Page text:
How many NFL running backs are in the Pro Football Hall of Fame?

Here are the 22 running backs that own gold jackets listed by the year they were enshrined in Canton, Ohio:

  • Ollie Matson (1972)
  • Gale Sayers (1977)
  • O.J. Simpson (1985)
  • Larry Csonka (1987)
  • Franco Harris (1990)
  • Earl Campbell (1991)
  • John Riggins (1992)
  • Walter Payton (1993)
  • Leroy Kelly (1994)
  • Tony Dorsett (1994)
  • Eric Dickerson (1999)
  • Marcus Allen (2003)
  • Barry Sanders (2004)
  • Thurman Thomas (2007)
  • Emmitt Smith (2010)
  • Floyd Little (2010)
  • Marshall Faulk (2011)
  • Curtis Martin (2012)
  • Jerome Bettis (2015)
  • LaDainian Tomlinson (2017)
  • Terrell Davis (2017)
  • Edgerrin James (2020)

Who is the best NFL running back in history?

Ultimately, this question cannot be answered by numbers. Smith may have the stats, but there are cases to be made for other star running backs throughout history.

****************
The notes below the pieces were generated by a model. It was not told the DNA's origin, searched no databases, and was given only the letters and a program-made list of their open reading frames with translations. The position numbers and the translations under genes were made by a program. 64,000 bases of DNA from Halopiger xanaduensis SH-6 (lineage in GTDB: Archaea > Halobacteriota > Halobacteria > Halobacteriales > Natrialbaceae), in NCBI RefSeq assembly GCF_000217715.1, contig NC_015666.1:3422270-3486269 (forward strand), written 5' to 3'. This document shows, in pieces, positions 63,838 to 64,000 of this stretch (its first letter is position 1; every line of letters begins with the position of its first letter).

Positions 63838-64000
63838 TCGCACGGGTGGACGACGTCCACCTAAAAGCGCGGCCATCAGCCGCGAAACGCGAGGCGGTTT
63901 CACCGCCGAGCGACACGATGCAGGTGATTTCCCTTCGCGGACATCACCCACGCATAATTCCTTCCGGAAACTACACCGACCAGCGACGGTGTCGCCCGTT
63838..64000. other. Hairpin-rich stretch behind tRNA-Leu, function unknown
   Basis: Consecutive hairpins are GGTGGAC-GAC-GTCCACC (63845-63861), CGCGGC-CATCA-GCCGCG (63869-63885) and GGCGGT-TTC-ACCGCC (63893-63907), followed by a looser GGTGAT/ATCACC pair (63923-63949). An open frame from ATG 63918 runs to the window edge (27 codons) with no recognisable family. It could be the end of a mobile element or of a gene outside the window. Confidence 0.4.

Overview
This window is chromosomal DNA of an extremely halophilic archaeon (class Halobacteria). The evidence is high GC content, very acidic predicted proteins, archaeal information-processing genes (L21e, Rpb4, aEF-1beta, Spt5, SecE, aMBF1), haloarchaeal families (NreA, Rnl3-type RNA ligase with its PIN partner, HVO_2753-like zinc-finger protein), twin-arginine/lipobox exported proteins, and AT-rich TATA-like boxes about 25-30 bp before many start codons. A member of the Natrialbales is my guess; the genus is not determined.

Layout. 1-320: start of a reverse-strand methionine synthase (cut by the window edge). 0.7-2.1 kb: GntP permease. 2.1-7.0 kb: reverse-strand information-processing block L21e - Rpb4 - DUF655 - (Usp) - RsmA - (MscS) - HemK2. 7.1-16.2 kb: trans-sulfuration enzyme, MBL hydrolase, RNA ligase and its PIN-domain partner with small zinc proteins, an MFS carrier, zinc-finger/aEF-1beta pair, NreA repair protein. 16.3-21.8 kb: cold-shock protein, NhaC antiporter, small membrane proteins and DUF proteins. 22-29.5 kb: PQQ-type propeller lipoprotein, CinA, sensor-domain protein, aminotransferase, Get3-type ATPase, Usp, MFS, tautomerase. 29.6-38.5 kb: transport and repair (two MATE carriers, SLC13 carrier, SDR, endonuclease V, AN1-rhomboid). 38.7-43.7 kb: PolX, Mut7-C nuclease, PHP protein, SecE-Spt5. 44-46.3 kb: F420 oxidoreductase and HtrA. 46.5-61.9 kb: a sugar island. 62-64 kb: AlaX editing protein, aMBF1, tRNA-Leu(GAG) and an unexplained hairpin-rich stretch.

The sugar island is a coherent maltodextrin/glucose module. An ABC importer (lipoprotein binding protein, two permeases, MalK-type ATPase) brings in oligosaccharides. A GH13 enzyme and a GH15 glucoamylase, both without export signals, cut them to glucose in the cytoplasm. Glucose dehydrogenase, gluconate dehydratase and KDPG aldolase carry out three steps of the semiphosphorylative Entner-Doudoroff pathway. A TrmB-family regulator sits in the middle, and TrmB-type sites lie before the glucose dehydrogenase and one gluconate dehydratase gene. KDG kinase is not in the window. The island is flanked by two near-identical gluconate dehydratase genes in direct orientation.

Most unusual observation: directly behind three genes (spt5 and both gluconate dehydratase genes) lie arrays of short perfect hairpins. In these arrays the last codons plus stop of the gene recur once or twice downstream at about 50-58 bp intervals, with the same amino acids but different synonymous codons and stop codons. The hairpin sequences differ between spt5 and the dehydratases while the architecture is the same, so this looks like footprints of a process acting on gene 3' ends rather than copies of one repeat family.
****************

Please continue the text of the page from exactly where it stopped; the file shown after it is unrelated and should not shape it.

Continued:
Brown was the best player in the entire NFL during his career. Payton and Sanders had arguably the top running ability the game has ever seen. Peterson was an unstoppable force at a time in which passing had taken over the sport. Bo Jackson, someone who hasn’t even been mentioned yet, was perhaps the most unique athlete to ever step on a football field.

It ultimately comes down to personal preference for what attributes you want out of a running back, but you can’t go wrong with any of those guys in the backfield.